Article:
- 19 May 2020
- Posted by: Elaine McGrath
- Categories: Commercial Law, Covid-19 Updates, Property
Covid-19 – SBCI Working Capital Scheme
This note is part of a series that the lawyers of Reddy Charlton will issue on the major legal, personal and business issues that will confront us all during the Covid-19 crisis.
The SBCI Covid-19 Working Capital Scheme (the “Scheme”) is being offered by three pillar retail banks namely, Allied Irish Bank (“AIB”), Bank of Ireland (“BOI”) and Ulster Bank Ireland DAC (“UB”). The Scheme itself has been endorsed nationally by the Department of Business Enterprise and Innovation, the Department of Agriculture Food and the Marine and the InnovFin SME Guarantee Facility. It is also backed by the European Union as part of the 2020 Financial Instruments as a direct response to the global pandemic currently facing businesses.
The Scheme is intended to assist businesses with working capital required to adapt to the Covid-19 crisis.
The Scheme has competitive features including:-
• Loan terms available from 1 – 3 years
• Loan amounts ranging from €25,000 to €1,500,000
• Maximum interest of 4%
• Unsecured loans up to €500,000
The Strategic Banking Corporation of Ireland (“SBCI”) outline that the following businesses are eligible to apply:-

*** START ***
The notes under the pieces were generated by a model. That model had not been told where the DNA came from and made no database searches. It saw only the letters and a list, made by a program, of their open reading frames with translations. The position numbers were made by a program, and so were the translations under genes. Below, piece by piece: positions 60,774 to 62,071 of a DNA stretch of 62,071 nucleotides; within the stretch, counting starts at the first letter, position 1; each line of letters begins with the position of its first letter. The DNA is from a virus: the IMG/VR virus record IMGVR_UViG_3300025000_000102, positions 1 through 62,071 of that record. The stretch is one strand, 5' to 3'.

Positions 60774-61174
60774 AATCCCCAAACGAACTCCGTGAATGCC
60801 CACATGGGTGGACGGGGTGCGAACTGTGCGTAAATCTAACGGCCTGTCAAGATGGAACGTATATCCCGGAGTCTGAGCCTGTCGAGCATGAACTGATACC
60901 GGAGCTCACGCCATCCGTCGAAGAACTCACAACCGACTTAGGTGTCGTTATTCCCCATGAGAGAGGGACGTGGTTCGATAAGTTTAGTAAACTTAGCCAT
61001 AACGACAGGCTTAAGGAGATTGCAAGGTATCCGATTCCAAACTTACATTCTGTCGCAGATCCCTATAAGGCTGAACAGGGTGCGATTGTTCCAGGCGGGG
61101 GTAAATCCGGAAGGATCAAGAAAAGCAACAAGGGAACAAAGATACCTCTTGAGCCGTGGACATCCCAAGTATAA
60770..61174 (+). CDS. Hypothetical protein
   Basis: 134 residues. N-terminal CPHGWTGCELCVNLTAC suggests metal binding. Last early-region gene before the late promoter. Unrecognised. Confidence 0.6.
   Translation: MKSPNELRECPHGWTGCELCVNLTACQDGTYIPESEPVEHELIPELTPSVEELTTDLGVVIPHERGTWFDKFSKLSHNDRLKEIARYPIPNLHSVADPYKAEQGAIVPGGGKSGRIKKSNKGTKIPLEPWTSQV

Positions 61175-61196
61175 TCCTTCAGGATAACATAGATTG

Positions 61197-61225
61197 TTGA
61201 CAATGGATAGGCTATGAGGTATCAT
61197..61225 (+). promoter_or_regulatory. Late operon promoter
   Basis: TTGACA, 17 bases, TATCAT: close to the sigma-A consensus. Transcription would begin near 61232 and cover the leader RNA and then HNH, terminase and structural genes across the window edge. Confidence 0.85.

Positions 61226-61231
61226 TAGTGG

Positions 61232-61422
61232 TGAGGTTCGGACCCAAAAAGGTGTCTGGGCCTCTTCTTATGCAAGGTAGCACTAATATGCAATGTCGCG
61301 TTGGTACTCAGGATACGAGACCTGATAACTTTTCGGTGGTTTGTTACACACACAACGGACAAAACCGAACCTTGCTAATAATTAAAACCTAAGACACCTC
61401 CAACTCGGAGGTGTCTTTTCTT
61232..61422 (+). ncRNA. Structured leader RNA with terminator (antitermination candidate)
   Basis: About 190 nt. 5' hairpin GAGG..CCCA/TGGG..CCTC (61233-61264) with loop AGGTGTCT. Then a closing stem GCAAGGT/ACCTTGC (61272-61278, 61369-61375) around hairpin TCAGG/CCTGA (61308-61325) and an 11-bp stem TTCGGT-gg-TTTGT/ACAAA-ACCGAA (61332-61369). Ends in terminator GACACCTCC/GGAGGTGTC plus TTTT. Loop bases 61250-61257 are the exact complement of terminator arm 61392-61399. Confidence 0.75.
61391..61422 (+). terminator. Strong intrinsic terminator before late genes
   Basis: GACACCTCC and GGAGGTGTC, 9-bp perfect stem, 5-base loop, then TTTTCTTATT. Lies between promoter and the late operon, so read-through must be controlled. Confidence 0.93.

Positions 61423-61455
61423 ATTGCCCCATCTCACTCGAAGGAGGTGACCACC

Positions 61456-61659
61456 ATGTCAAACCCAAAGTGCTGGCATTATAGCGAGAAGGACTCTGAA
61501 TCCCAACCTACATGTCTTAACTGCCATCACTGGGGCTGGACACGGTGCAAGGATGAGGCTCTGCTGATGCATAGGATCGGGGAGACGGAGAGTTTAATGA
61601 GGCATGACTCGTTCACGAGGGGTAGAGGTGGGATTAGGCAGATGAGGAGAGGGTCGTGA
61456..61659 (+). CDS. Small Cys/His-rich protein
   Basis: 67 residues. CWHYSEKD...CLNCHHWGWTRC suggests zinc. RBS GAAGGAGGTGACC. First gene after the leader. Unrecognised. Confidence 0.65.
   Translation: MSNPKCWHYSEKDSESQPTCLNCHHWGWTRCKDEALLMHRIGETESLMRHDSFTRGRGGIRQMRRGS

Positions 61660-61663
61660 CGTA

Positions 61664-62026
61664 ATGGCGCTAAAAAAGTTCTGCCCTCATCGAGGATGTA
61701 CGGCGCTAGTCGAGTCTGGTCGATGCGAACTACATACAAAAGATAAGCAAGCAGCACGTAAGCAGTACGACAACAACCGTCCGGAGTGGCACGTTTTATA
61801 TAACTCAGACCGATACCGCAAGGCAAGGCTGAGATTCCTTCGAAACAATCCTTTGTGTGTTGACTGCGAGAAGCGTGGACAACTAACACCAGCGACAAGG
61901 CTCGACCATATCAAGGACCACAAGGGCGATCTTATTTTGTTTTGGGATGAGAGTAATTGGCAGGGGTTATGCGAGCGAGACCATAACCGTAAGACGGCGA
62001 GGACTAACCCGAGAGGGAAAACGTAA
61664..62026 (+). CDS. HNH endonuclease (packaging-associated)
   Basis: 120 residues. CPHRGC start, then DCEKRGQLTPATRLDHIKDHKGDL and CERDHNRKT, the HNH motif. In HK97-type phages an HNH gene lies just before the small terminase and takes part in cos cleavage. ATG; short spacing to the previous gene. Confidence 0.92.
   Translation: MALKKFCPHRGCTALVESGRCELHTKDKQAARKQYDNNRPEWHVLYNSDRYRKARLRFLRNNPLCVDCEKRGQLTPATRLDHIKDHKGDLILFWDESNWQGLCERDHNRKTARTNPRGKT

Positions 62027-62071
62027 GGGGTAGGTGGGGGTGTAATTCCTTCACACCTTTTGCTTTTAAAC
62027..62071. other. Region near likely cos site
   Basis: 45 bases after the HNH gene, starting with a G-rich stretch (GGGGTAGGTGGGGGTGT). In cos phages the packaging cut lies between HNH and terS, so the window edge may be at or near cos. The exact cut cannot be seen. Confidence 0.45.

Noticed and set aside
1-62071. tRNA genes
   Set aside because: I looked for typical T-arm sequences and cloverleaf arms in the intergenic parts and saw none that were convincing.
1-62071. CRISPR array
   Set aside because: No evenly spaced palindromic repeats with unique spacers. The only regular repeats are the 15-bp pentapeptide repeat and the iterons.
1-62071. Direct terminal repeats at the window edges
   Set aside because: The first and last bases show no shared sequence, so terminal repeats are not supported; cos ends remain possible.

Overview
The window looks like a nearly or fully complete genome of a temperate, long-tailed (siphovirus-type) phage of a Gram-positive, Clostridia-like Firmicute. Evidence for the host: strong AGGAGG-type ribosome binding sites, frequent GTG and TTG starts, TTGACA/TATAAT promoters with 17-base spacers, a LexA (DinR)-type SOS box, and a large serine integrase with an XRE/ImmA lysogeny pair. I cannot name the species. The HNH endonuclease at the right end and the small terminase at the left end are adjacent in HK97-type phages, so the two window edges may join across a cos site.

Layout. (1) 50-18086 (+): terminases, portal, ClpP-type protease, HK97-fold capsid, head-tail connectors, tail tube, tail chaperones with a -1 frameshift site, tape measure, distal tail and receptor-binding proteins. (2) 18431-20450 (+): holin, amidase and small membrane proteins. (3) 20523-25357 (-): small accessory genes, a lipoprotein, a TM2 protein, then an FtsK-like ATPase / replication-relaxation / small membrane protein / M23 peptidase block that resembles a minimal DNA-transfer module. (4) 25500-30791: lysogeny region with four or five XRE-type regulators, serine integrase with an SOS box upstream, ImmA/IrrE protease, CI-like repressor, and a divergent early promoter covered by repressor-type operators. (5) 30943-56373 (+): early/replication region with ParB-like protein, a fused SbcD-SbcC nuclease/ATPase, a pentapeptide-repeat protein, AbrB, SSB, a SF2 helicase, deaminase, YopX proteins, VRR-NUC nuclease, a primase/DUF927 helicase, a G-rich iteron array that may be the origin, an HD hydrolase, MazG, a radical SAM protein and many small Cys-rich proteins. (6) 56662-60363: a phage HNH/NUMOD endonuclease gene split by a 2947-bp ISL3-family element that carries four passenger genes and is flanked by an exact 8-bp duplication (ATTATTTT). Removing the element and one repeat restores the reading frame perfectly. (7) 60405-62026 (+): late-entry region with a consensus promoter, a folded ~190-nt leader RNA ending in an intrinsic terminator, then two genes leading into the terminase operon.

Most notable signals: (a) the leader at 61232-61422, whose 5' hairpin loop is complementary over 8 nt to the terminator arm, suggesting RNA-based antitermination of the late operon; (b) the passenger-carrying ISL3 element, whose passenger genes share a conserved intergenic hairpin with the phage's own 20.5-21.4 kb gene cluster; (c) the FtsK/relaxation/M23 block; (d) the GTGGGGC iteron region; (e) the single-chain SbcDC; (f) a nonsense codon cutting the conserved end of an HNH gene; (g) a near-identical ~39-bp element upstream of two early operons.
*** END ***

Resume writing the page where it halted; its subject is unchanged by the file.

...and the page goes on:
“Viable micro, small and medium sized enterprises (SMEs) and Small MidCap enterprises that meet the eligibility criteria.
SMEs are defined by the Standard EU definition [Commission Regulation 2003/361/EC] as enterprises that:
• Have fewer than 250 employees
• Have a turnover of €50 million or less (or €43 million or less on their balance sheet)
• Are independent and autonomous i.e. not part of a wider group of enterprises
• Have less than 25% of their capital held by public bodies
• Is established and operating in the Republic of Ireland
A Small Mid-Cap is an enterprise that is not an SME but has fewer than 500 employees.”
The loan is not available for businesses seeking to refinance or those which are insolvent, have entered into an arrangement with creditors or those who find themselves in financial difficulty. Businesses whose main industries are agriculture or aquaculture are also ineligible for the Scheme.
Firstly, a business must be able to demonstrate that their business turnover was reduced by 15% or more due to Covid-19 crisis. Secondly, a business must comply with one of the 11 innovation criteria, the SCBI lists the innovation criteria as the following:-
1. “At least 80% of the Scheme Loan will be spent on research and innovation activities associated with your response to the COVID-19 challenge with the remainder on costs necessary to enable such activities;
2. You intend to enter a new product or geographical market, and the required investment is higher than 50% of average annual turnover in the preceding 5 years;
3. You will have registered at least one technology right in the last 24 months and the purpose of the loan is to enable use of this technology right.
4. You are an SME and research and innovation costs represent at least 10% of total operating costs in at least one of the last three years preceding this application, or in the case where there is no financial history, as per current financial statements;
5. You are a Small Mid-Cap and research and innovation costs represent either:-
- at least 15% of total operating costs in at least one of the three years preceding this application;
- at least 10% per year of total operating costs in the three years preceding this application.